Throughout the 19th and 20th centuries technical exhibitions, held for the benefit of both cognoscente and the general public alike, have presented a mirror to the progress of science, engineering and, towards the second half of the 19th century and throughout the 20th century, to electrical technology.
Exhibitions themselves are important not only to provide a given generation with a summary of its current capability but also to present a forum for new inventions and techniques, often shown to the public for the first time. The special requirements of exhibitions are also productive of new developments such as sophisticated lighting techniques, use of dioramas, new concepts in architecture, the first use of moving pavements and exploitation of new ideas in mass travel, such as monorail or magnetic levitation railways.
Here the history of such public exhibitions is traced from their beginnings towards the end of the 18th century to the present day, with particular reference to their presentation of electrical invention and manufacture. The key factors determining this progression are described, together with the influence of competing nations in the changing format of these presentations. The book will be of interest to all those engineers who are interested in how their speciality has been presented to a wider public in the past and provide a pointer to its continued presence in the media for the decades ahead.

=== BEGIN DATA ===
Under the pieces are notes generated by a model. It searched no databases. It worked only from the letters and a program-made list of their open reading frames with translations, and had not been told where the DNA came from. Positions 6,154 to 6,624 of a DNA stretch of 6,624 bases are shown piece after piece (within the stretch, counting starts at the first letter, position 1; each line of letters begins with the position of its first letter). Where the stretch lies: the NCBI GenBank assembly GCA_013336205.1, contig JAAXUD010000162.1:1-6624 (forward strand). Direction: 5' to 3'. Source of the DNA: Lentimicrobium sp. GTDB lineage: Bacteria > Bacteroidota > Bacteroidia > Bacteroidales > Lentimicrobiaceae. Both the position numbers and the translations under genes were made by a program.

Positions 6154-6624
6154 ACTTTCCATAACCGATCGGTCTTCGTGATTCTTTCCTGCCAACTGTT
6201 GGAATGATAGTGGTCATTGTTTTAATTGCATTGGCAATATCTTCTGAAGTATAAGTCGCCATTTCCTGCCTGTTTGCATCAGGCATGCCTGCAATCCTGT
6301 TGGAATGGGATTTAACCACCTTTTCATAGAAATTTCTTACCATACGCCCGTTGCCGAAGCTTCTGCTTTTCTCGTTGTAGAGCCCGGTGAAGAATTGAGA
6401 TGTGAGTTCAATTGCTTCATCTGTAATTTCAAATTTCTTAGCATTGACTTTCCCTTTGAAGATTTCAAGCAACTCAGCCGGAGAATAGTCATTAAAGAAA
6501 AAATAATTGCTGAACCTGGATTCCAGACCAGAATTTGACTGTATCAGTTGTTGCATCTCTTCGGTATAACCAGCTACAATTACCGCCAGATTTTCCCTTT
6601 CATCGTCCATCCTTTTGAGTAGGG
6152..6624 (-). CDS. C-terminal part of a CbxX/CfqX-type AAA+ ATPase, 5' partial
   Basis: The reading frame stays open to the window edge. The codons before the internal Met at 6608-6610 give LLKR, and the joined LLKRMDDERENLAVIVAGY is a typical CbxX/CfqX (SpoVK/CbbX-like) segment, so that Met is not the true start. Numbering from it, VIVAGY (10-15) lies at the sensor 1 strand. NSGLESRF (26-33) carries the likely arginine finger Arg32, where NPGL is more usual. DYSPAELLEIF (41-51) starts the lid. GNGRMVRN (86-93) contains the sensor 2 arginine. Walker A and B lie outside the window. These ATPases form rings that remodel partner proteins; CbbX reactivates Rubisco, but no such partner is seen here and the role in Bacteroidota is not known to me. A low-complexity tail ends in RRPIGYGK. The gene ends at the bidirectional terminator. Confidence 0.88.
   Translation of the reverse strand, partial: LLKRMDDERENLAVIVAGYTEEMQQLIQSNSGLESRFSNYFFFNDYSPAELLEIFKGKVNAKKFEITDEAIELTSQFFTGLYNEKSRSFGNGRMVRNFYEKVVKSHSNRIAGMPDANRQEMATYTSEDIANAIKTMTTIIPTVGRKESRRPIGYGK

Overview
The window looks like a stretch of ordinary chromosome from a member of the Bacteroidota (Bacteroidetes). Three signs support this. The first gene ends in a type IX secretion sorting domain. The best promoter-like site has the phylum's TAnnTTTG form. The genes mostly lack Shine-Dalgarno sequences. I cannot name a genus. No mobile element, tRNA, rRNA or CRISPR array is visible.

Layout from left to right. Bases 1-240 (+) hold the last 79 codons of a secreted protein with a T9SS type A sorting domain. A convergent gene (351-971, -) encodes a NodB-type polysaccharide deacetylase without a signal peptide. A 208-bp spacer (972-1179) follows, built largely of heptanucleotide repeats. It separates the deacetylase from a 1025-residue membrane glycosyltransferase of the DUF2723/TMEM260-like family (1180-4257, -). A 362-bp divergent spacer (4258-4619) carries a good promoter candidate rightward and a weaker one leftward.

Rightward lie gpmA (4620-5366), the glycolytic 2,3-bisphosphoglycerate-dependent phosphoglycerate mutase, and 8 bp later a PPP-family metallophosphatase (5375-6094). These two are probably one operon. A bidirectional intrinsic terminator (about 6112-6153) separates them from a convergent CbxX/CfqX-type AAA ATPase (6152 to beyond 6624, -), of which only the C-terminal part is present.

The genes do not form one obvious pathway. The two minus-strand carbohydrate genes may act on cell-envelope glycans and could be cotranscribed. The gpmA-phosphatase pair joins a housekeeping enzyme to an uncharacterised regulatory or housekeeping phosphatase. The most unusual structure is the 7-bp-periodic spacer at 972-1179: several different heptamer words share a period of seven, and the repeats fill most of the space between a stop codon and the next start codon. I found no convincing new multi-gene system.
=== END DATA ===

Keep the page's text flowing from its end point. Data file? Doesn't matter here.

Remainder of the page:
- Chapter 2: Early technology exhibitions
- Chapter 3: Role of the mechanics' institutes
- Chapter 4: The Royal Society of Arts
- Chapter 5: The Great Exhibition of 1851
- Chapter 6: British exhibitions after 1851
- Chapter 7: International exhibitions abroad
- Chapter 8: Influence of electrical power generation
- Chapter 9: Specialist electrical exhibitions
- Chapter 10: Dominance of technology
- Chapter 11: Exhibitions between the Wars
- Chapter 12: Electricity and the public
- Chapter 13: The modern era
- Chapter 14: Trade fairs
- Chapter 15: Epilogue
Dr Ken Beauchamp held several research positions in electronics at the General Electric Co., Associated Electrical Industries, the Cranfield Institute of Technology and the Atomic Weapons Research Establishment before becoming Director of Computing Services at the University of Lancaster in 1974. He retired in 1985 and is now able to devote more time to the history of electrical engineering and membership of the IEE's Professional Group S7 (History of Technology) which he chaired in 1984-85. He has presented several papers at the History Weekend meetings of PGS7 over the last eight years and acted as Honorary Editor to a number of special issues of IEE Proceedings - Science, Measurement and Technology on the history of electrical engineering and to the Engineering Science and Education Journal. He is presently History Editor to this latter journal.